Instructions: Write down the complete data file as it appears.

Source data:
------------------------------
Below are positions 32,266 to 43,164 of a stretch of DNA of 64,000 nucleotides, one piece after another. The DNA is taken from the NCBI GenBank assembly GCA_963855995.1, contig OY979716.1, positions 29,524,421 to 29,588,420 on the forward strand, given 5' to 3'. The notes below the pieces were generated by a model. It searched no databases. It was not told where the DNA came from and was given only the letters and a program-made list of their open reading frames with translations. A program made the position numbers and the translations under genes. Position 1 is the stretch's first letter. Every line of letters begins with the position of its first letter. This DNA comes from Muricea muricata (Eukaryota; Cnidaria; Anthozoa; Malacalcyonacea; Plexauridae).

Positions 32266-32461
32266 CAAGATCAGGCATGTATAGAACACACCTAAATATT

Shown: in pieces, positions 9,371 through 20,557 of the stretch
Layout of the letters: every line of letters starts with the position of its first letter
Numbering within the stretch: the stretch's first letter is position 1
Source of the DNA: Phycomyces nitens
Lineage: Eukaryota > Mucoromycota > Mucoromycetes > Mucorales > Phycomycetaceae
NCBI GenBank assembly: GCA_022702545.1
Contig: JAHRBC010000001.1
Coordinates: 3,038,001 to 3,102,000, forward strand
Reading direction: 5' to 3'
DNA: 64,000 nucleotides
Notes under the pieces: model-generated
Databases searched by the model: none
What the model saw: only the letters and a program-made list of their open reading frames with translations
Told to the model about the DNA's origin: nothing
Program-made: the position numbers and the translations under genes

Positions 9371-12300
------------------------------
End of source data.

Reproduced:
Below are positions 32,266 to 43,164 of a stretch of DNA of 64,000 nucleotides, one piece after another. The DNA is taken from the NCBI GenBank assembly GCA_963855995.1, contig OY979716.1, positions 29,524,421 to 29,588,420 on the forward strand, given 5' to 3'. The notes below the pieces were generated by a model. It searched no databases. It was not told where the DNA came from and was given only the letters and a program-made list of their open reading frames with translations. A program made the position numbers and the translations under genes. Position 1 is the stretch's first letter. Every line of letters begins with the position of its first letter. This DNA comes from Muricea muricata (Eukaryota; Cnidaria; Anthozoa; Malacalcyonacea; Plexauridae).

Positions 32266-32461
32266 CAAGATCAGGCATGTATAGAACACACCTAAATATT

Shown: in pieces, positions 9,371 through 20,557 of the stretch
Layout of the letters: every line of letters starts with the position of its first letter
Numbering within the stretch: the stretch's first letter is position 1
Source of the DNA: Phycomyces nitens
Lineage: Eukaryota > Mucoromycota > Mucoromycetes > Mucorales > Phycomycetaceae
NCBI GenBank assembly: GCA_022702545.1
Contig: JAHRBC010000001.1
Coordinates: 3,038,001 to 3,102,000, forward strand
Reading direction: 5' to 3'
DNA: 64,000 nucleotides
Notes under the pieces: model-generated
Databases searched by the model: none
What the model saw: only the letters and a program-made list of their open reading frames with translations
Told to the model about the DNA's origin: nothing
Program-made: the position numbers and the translations under genes

Positions 9371-12300